Intuitively, what you are saying should hold true -- less chlorophyll => less solar energy production for the plant. Of course the breeders who are hoping to eventually sell these things are rather cagey about making that kind of declaration.JayPoc wrote:I'm thinking this through....the white areas clearly are devoid of chlorophyll. This means no photosynthesis happens in those regions. Do those plants grow and produce as well as no variegated?
Have you notice Cream sausage doing this? We have planted Green Sausage in every garden we've had. It's a rambler. Wispy foliage that isn't happy being tied up onto stakes. I was thinkin of trying it in a hanging basket or a bucket, but it just gets so hot here, and I get super lazy with watering things like that with the regularity they require. I have some seed from last year. I may try it. Btw, green sausage is the man's favorite! And they look so cool! They would be so happy in your container gardens!!!I'm also growing naturally hanging basket type varieties with stems that tend to hang down rather than try to gro upwards.
Cream Sausage in White Sauce Garden hanging basket --
...now let's see if I can upload some pictures as attachments. I need the higher res stuff so you can zoom in and see details. If I can't right now, I have to wait until Flickr fixes the Bad Panda problem they've been having since yesterday.applestar wrote:THANK YOU!nltaff wrote:Everything looks so beautiful! Wondering, how did you get rid of the mite infestation on the tomatoes?
Mites -- Pest mites are my nemesis. Overwintered tomatoes and lately even seedlings started in late winter when the mites are at their worst due to heat-dried indoor air are infested with one kind of mite or other. One year, I had (never before seen or heard of) two-spotted mites on a tomato in one bedroom, nowhere else. I tried to save it but couldn't. After that, I realized I had better things to do with my time than to try to kill invisible pests and save the plants.
Even before that, the quintessential houseplant pest -- red spider mites -- had been an occasional problem. And every single time, if I could just keep the plants alive until it was warm enough in spring, all I had to do was to acclimate and put them outside, and they recovered. Now I have TRM's (Tomato Russet Mites) and possibly Broad Mites, too? I can't see them without going to the trouble of using the microscope or other magnifying gear? BAH forget it.
~~ If I can just get them out where they can be found, the Invisible Garden Patrol will get to work, eradicating the near-invisible pests. ~~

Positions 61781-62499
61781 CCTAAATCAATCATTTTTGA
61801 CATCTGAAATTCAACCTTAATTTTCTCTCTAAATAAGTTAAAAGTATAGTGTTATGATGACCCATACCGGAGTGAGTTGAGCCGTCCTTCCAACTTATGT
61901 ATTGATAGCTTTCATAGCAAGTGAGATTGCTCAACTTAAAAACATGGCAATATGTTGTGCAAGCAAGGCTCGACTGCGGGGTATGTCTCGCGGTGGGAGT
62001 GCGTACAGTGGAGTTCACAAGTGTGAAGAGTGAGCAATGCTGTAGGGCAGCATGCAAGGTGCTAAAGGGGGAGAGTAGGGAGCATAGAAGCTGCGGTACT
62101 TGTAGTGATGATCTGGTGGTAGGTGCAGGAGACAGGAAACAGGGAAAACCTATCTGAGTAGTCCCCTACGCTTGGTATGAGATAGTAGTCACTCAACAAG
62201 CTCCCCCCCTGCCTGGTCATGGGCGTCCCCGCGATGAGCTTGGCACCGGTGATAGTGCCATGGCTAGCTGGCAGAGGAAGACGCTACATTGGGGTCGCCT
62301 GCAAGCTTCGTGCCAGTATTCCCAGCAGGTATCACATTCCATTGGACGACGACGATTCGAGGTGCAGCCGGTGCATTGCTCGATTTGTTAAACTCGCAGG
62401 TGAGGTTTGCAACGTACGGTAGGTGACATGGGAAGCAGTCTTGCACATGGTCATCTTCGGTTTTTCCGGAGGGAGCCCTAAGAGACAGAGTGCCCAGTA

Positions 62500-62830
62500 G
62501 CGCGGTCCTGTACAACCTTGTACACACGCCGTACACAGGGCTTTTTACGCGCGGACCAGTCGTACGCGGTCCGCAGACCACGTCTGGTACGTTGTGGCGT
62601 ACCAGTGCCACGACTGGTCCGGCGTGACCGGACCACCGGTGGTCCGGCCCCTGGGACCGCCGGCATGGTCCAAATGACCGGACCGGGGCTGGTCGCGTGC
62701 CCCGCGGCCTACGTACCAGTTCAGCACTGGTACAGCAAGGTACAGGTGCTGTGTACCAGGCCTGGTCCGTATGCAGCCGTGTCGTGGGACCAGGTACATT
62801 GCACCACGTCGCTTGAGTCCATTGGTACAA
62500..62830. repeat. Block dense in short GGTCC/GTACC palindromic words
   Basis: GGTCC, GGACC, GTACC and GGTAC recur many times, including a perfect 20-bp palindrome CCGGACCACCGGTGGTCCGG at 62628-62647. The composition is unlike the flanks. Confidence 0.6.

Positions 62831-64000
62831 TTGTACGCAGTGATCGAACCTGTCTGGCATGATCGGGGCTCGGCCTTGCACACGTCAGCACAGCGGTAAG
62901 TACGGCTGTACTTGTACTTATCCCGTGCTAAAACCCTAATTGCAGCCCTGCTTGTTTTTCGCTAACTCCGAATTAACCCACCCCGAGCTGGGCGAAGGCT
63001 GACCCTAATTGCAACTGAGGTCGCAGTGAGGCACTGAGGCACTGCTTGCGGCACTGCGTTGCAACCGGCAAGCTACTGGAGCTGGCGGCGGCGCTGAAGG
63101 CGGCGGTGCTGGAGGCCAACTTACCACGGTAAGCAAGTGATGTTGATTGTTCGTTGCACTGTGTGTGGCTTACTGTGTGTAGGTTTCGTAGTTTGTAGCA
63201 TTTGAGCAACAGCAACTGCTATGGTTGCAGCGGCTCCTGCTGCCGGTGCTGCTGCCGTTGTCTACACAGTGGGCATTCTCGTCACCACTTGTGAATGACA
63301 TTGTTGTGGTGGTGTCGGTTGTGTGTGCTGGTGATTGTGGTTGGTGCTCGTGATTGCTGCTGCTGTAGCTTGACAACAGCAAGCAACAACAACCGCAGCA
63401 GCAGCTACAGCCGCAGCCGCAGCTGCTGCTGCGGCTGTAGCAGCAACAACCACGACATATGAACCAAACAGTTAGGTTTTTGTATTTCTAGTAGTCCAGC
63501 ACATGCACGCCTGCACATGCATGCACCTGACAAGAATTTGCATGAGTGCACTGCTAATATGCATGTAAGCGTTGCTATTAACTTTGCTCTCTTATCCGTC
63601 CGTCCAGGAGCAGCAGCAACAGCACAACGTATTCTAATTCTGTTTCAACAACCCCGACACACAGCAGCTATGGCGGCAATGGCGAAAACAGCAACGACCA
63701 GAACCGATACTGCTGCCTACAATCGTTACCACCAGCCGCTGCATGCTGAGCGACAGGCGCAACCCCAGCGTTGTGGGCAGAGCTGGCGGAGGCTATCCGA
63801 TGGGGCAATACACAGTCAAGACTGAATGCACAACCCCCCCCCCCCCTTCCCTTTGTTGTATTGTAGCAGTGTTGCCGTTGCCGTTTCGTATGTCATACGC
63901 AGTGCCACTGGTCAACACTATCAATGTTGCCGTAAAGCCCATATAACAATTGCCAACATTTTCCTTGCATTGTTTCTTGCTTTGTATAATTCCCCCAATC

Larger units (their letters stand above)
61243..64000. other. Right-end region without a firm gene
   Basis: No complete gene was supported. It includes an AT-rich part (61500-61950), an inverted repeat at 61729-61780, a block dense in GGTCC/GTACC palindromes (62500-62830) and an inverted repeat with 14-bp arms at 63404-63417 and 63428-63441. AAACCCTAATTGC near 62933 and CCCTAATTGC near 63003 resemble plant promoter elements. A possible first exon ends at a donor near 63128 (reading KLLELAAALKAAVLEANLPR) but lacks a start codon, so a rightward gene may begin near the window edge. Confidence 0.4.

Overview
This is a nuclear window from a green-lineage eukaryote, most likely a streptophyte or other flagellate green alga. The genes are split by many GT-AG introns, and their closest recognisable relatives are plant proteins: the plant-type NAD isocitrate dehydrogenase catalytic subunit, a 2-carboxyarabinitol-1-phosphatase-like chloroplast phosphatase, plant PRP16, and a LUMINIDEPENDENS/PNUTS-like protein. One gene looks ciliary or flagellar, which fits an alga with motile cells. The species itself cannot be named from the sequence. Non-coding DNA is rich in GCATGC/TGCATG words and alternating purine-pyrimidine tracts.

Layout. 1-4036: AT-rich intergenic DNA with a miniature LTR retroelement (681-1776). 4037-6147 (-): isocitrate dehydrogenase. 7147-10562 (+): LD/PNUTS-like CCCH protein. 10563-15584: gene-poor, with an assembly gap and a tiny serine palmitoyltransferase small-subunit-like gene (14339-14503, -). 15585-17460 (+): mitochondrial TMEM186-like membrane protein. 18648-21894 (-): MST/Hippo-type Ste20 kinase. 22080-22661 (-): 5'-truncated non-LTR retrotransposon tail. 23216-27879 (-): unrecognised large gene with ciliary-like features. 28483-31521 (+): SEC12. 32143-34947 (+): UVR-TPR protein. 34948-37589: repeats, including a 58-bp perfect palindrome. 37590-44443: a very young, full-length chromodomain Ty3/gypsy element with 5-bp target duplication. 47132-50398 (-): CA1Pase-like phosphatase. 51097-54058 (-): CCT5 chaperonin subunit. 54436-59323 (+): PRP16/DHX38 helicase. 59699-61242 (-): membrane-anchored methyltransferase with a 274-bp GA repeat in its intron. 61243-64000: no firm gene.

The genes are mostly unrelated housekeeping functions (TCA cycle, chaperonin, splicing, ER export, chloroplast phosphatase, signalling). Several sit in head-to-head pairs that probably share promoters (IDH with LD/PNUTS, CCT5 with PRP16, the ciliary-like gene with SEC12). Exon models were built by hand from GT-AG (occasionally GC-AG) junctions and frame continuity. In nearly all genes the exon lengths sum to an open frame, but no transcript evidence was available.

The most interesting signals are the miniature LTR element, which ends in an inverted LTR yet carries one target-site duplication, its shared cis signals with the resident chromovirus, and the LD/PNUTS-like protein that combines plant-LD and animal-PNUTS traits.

It's the same for these tomato plants. Once hardened off and planted in the ground, most of them will turn around. It's the ones that are still in tiny seed starting containers that are still suffering. Too much stress and I think the appropriate Garden Patrol can't find them as easily. I do put the seedling flats on the ground among flowers that they like, and I was trying to uppot them and turn them around and get them to grow back enough to plant, but I'm seeing signs that that's a wrong way of thinking. They won't turn around unless I plant them in the ground. Some I planted as nothing left but sticks are now starting to re-grow.
~~ This is why I won't use pesticides of any kind unless for very limited use with limited group of plants. I don't know what I'm doing, but THEY DO. ~~
I planted a few more "nothing left but sticks" We shall see.... If the humid/muggy season with accompanying fungal issues, and high temps and drought will hold off a little longer, they might be able to make it even if they have been considerably set back. Once they settle in after planting and the root system find good soil and earthworms and the rest of the soil foodweb become integrated and established, hopefully they will take off.
Wow, it certainly transformed into a healthy plant from that little seedling. Looks great.applestar wrote:This one is someone else's cross breeding project -- Orange Pixie x Orange Strawberry F3. The last of several seedlings I tried to grow fought off the TRM attack after having been reduced to this tiny seedling in the inset photo. I wonder what characteristics it will turn out to have?...
...with chamomile, catnip, and nasturtium as companions, it should get plenty of protection from the Garden Patrol.